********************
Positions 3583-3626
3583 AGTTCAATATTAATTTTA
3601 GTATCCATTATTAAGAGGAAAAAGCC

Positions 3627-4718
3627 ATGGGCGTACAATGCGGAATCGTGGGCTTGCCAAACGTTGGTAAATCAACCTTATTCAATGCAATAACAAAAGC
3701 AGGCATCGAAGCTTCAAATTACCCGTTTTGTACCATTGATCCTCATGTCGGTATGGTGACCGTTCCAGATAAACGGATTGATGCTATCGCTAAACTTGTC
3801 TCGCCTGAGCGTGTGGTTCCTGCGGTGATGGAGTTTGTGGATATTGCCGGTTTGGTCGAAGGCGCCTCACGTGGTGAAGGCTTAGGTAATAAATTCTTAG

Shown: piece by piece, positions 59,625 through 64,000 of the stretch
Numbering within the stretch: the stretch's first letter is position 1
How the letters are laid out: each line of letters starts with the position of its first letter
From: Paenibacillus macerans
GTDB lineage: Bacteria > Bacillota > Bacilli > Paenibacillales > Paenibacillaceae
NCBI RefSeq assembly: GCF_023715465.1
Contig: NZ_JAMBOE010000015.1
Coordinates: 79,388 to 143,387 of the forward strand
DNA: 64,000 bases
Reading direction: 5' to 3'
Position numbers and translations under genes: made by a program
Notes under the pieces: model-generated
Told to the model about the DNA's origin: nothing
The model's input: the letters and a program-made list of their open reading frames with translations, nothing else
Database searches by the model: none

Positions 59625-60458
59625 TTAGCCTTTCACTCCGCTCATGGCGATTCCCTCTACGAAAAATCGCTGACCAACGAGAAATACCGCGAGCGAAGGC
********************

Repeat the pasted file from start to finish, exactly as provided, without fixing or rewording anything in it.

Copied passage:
Positions 3583-3626
3583 AGTTCAATATTAATTTTA
3601 GTATCCATTATTAAGAGGAAAAAGCC

Positions 3627-4718
3627 ATGGGCGTACAATGCGGAATCGTGGGCTTGCCAAACGTTGGTAAATCAACCTTATTCAATGCAATAACAAAAGC
3701 AGGCATCGAAGCTTCAAATTACCCGTTTTGTACCATTGATCCTCATGTCGGTATGGTGACCGTTCCAGATAAACGGATTGATGCTATCGCTAAACTTGTC
3801 TCGCCTGAGCGTGTGGTTCCTGCGGTGATGGAGTTTGTGGATATTGCCGGTTTGGTCGAAGGCGCCTCACGTGGTGAAGGCTTAGGTAATAAATTCTTAG

Shown: piece by piece, positions 59,625 through 64,000 of the stretch
Numbering within the stretch: the stretch's first letter is position 1
How the letters are laid out: each line of letters starts with the position of its first letter
From: Paenibacillus macerans
GTDB lineage: Bacteria > Bacillota > Bacilli > Paenibacillales > Paenibacillaceae
NCBI RefSeq assembly: GCF_023715465.1
Contig: NZ_JAMBOE010000015.1
Coordinates: 79,388 to 143,387 of the forward strand
DNA: 64,000 bases
Reading direction: 5' to 3'
Position numbers and translations under genes: made by a program
Notes under the pieces: model-generated
Told to the model about the DNA's origin: nothing
The model's input: the letters and a program-made list of their open reading frames with translations, nothing else
Database searches by the model: none

Positions 59625-60458
59625 TTAGCCTTTCACTCCGCTCATGGCGATTCCCTCTACGAAAAATCGCTGACCAACGAGAAATACCGCGAGCGAAGGC